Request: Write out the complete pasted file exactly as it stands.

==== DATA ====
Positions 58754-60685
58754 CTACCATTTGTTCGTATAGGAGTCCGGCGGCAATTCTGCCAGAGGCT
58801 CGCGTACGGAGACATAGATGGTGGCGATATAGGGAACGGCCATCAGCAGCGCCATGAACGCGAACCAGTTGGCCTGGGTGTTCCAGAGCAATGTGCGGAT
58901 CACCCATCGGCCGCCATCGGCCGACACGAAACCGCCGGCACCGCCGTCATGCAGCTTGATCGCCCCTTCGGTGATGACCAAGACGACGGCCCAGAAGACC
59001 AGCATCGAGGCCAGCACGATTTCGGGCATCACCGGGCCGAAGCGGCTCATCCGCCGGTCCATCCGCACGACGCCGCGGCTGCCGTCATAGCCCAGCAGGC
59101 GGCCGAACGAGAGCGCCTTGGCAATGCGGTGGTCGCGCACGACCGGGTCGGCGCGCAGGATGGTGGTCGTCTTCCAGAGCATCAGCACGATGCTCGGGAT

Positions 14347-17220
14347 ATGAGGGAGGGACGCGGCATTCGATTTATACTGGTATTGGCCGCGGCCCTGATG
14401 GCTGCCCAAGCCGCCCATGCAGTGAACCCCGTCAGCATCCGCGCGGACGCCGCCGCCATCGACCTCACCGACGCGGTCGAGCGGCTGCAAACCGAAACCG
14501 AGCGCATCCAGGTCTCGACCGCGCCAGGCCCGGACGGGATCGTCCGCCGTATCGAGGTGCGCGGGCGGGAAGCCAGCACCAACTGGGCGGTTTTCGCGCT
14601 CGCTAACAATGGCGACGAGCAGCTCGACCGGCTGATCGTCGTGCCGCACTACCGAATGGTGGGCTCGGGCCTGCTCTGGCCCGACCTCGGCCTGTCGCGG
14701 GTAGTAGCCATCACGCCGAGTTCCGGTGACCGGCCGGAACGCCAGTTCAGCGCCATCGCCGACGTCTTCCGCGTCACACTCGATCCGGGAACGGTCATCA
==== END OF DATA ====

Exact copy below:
Positions 58754-60685
58754 CTACCATTTGTTCGTATAGGAGTCCGGCGGCAATTCTGCCAGAGGCT
58801 CGCGTACGGAGACATAGATGGTGGCGATATAGGGAACGGCCATCAGCAGCGCCATGAACGCGAACCAGTTGGCCTGGGTGTTCCAGAGCAATGTGCGGAT
58901 CACCCATCGGCCGCCATCGGCCGACACGAAACCGCCGGCACCGCCGTCATGCAGCTTGATCGCCCCTTCGGTGATGACCAAGACGACGGCCCAGAAGACC
59001 AGCATCGAGGCCAGCACGATTTCGGGCATCACCGGGCCGAAGCGGCTCATCCGCCGGTCCATCCGCACGACGCCGCGGCTGCCGTCATAGCCCAGCAGGC
59101 GGCCGAACGAGAGCGCCTTGGCAATGCGGTGGTCGCGCACGACCGGGTCGGCGCGCAGGATGGTGGTCGTCTTCCAGAGCATCAGCACGATGCTCGGGAT

Positions 14347-17220
14347 ATGAGGGAGGGACGCGGCATTCGATTTATACTGGTATTGGCCGCGGCCCTGATG
14401 GCTGCCCAAGCCGCCCATGCAGTGAACCCCGTCAGCATCCGCGCGGACGCCGCCGCCATCGACCTCACCGACGCGGTCGAGCGGCTGCAAACCGAAACCG
14501 AGCGCATCCAGGTCTCGACCGCGCCAGGCCCGGACGGGATCGTCCGCCGTATCGAGGTGCGCGGGCGGGAAGCCAGCACCAACTGGGCGGTTTTCGCGCT
14601 CGCTAACAATGGCGACGAGCAGCTCGACCGGCTGATCGTCGTGCCGCACTACCGAATGGTGGGCTCGGGCCTGCTCTGGCCCGACCTCGGCCTGTCGCGG
14701 GTAGTAGCCATCACGCCGAGTTCCGGTGACCGGCCGGAACGCCAGTTCAGCGCCATCGCCGACGTCTTCCGCGTCACACTCGATCCGGGAACGGTCATCA